Mike said, cutting to the chase, that everyone’s obviously frustrated with the situation, but nobody can do too much, because it’s a police investigation in a foreign country, and these things don’t proceed on American time. So the Organization is going to waffle about it, and that’s just the way things are going to be. Apparently every country’s administration had a giant conference call this week, presumably to summarize the talking points; Honored Directress, meanwhile, has been doing a great job of being supportive of us personally, and not discouraging us from speaking our minds about our safety, if our conscience calls for it.

Long story short, the importance of safety has been pretty thoroughly hammered home. To top it all off, as we were winding the session down, we were informed that Organization/Niger just evacuated its Volunteers. This is apparently based on the situation where some French nationals were kidnapped and murdered. The principle seems to be that Niger’s local gangs are performing the kidnapping, but then they sell the hostages to groups like Al Qaeda, and although the French are the target, the local gangs may decide that one white person is just as good as another. This makes one fewer safe exit from this country if we, ourselves, need to evacuate — Cameroon is a stable country, without history of political bloodshed, but our neighbors are all increasingly dangerous and hostile.

And now I’m sitting in the living room watching CNN. Apparently the Tunisian government dissolved?? What does that mean? It doesn’t sound great. Nothing sounds great. I’m in a Mood. Maybe a hot shower will make me feel better. If nobody hears from me in thirty minutes, please come looking..

Uncategorized ,

Maladie (Thursday, 2010 July 1)

July 6th, 2010

So many things to write about. But for right now let’s focus on the big one: being sick.

Discussion of the activities of my bowels follows. Please make sure you are not eating and are proximate to a shower before reading this. The sections about my bowels will be called out.

The day before yesterday, we were wrapping up the workshop with our community hosts when I realized that every time I drank water, I had a little bit of a stomach cramp. I resolved to monitor it, but, since we’re in Africa, I had long since given up on ever feeling completely healthy. Since school got out a bit early, naturally I went to the cybercafe, the market, and the bar with some other trainees. Then, later, when I got home, I realized that the way I was feeling was not typical "fuck this country is too goddamned hot and I’m never going to have a proper shower again" crappy, but more of a "hey I think I have a fever" crappy. And lo and behold, I was at 102 F. Cool beans.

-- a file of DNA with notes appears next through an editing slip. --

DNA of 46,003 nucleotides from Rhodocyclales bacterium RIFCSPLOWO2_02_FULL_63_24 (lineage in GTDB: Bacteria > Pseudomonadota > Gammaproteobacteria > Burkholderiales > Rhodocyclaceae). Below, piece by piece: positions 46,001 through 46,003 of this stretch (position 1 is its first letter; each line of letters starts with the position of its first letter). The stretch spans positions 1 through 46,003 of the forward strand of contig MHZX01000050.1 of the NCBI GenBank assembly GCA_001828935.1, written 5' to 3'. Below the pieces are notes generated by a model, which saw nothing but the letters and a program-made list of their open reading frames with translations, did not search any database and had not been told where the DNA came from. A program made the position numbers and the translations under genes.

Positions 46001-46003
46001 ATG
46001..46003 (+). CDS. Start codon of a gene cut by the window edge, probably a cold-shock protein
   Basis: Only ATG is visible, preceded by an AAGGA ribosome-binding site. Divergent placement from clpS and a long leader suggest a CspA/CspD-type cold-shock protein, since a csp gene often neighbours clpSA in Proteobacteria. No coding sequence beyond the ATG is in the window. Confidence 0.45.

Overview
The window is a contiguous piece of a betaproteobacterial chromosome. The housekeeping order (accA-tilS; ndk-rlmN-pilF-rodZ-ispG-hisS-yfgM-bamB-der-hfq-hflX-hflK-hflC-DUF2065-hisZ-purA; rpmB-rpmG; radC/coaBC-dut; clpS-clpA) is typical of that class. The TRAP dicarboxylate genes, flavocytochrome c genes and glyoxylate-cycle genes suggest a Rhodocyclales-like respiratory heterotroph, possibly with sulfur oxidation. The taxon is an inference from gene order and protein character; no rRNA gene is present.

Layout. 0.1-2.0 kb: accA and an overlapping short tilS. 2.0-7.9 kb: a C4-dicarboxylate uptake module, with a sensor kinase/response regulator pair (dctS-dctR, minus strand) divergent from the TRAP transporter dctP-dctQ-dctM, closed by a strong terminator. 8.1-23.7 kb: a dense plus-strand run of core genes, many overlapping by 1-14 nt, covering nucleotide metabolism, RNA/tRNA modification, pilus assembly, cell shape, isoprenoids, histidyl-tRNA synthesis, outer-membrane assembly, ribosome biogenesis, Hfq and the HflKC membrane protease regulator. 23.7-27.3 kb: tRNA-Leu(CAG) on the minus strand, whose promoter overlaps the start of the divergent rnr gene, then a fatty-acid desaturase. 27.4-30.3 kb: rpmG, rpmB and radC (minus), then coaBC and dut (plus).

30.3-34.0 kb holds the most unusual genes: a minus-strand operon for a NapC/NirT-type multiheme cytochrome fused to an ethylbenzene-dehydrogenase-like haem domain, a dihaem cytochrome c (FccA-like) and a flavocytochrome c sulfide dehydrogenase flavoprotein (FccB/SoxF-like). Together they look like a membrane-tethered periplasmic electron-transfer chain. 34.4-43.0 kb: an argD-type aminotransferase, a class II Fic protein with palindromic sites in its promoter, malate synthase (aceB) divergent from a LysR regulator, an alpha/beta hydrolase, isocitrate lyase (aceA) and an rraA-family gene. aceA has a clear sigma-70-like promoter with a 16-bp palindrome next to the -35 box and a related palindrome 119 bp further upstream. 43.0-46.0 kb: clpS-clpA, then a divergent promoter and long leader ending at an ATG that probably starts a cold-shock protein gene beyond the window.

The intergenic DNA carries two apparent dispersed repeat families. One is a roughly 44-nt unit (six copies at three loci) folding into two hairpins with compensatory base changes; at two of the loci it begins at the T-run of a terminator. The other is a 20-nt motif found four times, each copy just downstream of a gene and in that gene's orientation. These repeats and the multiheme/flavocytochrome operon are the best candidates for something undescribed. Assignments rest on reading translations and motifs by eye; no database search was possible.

Next paragraph: bowels.

But the medical manual basically says "Hey, most fevers go away within a couple days so hang in there!" I wouldn’t have worried overmuch except the following day we were supposed to go on site visit with our community hosts. So, time passes, diarrhea happens, and the morning of the alleged departure I evacuate my bowels again and this time I get lightheaded in the bathroom, lean against the wall for support, and later realize that I am now on the floor and that I might have blacked out for a second. That caused me a little bit of alarm because if I seriously hurt myself in one of those rooms, I am not sure how long it would take for my host family to discover and get help. Anyhow, I chalk it up to dehydration and resolve to drink a ton of water despite the cramps.

Nevertheless, I am too stubborn to quit, and naturally I have packed my bags for a few days’ journey. So I bring my bag down to the "staging area" (N.B. this is a pun; "stage" is French for "training") and say "Listen, David [training director], I am not feeling very well and I am not sure I am well enough to go on this trip. But then again I might be fine." David asks whether I would ilke to see a doctor, which eventually becomes "You are going to see a doctor". Everyone else leaves on their delightful voyages; my community host seems pretty bummed but also manages to leave; everyone verifies to their own satisfaction that I am being managed; and I wait.